comparaître libre

Riverby

Senior Member
NZ English
In the case of the charges in relation to growth hormones:
les prévenus n’ont pas comparu libres - Yvan Amar, RFI
Is comparaître libre understood literally (eg the defendants were not handcuffed) or is it more procedural, relating, for example, to the nature of the charges? Is there an English equivalent?
 
  • Foxynet

    Senior Member
    French - France
    it means that they appeared in court without having been enjailed before the trial as a precautionary and interim measure (no "détention provisoire").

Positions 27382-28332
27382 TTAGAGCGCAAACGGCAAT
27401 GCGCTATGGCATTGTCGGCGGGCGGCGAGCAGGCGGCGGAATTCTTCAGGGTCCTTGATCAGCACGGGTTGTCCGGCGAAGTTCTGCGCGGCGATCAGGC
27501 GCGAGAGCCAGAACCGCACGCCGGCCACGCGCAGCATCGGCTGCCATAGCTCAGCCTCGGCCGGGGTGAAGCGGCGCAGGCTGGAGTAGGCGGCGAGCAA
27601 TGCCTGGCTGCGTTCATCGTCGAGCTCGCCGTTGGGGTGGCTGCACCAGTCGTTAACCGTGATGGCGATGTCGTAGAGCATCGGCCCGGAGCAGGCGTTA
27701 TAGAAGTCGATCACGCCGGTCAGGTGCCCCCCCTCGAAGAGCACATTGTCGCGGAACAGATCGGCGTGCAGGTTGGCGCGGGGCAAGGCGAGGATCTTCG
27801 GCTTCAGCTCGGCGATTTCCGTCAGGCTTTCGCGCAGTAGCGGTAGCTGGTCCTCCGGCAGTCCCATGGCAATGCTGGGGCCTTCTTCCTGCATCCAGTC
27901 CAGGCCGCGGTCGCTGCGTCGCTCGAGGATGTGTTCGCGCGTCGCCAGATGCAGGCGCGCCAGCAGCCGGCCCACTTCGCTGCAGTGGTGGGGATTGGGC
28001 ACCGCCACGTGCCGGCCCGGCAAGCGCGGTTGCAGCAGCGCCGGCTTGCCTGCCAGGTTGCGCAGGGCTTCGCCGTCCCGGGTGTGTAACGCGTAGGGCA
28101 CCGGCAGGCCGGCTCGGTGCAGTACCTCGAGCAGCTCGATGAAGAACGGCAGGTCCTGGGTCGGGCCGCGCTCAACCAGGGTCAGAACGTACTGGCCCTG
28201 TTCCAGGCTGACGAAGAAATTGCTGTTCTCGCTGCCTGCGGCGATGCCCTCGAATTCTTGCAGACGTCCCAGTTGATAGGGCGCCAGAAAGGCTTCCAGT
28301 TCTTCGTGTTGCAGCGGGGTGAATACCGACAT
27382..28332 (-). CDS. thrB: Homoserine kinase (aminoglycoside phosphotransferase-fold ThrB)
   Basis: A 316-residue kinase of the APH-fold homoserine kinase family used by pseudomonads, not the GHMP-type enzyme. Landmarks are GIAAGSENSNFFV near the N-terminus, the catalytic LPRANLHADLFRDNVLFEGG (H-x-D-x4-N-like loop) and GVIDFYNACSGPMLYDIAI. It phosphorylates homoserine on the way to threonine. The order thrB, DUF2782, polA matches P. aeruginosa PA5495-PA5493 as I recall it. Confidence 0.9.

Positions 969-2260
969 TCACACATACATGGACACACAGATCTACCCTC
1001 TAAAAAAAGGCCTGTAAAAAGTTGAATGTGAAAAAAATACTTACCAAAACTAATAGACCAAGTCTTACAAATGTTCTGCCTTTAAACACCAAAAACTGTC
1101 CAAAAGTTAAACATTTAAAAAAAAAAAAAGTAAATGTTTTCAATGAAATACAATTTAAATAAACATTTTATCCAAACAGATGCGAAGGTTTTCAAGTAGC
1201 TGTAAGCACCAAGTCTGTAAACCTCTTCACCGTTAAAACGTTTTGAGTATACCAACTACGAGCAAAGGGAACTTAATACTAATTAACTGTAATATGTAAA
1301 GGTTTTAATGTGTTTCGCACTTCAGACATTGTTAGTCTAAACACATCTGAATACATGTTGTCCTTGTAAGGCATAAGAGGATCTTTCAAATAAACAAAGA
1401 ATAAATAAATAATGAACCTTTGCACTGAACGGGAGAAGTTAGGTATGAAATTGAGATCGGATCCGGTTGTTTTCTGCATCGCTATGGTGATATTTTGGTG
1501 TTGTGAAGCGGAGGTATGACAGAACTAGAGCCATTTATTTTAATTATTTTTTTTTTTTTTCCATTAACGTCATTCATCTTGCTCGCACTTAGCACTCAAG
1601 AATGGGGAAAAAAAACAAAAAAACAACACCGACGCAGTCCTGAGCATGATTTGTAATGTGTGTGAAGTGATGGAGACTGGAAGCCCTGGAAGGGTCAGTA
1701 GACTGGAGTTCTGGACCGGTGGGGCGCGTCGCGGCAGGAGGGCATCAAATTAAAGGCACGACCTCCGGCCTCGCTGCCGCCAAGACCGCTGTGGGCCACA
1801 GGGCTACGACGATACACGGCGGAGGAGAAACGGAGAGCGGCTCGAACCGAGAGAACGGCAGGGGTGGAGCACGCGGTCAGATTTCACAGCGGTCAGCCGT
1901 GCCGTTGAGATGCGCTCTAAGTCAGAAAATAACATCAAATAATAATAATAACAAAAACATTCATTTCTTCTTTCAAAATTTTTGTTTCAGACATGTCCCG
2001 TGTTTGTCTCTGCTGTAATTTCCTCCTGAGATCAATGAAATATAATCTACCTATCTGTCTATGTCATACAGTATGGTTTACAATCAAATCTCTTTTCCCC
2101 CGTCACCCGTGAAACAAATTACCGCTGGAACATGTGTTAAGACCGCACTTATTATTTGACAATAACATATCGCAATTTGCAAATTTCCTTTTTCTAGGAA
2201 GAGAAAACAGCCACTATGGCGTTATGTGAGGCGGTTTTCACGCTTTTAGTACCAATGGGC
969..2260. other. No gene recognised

Edit : I misread your sentence. I answered to explain what it means people DO "comparaitre libre" (in your sentence, they were not free, so replace "without" by "after" in my answer!
     
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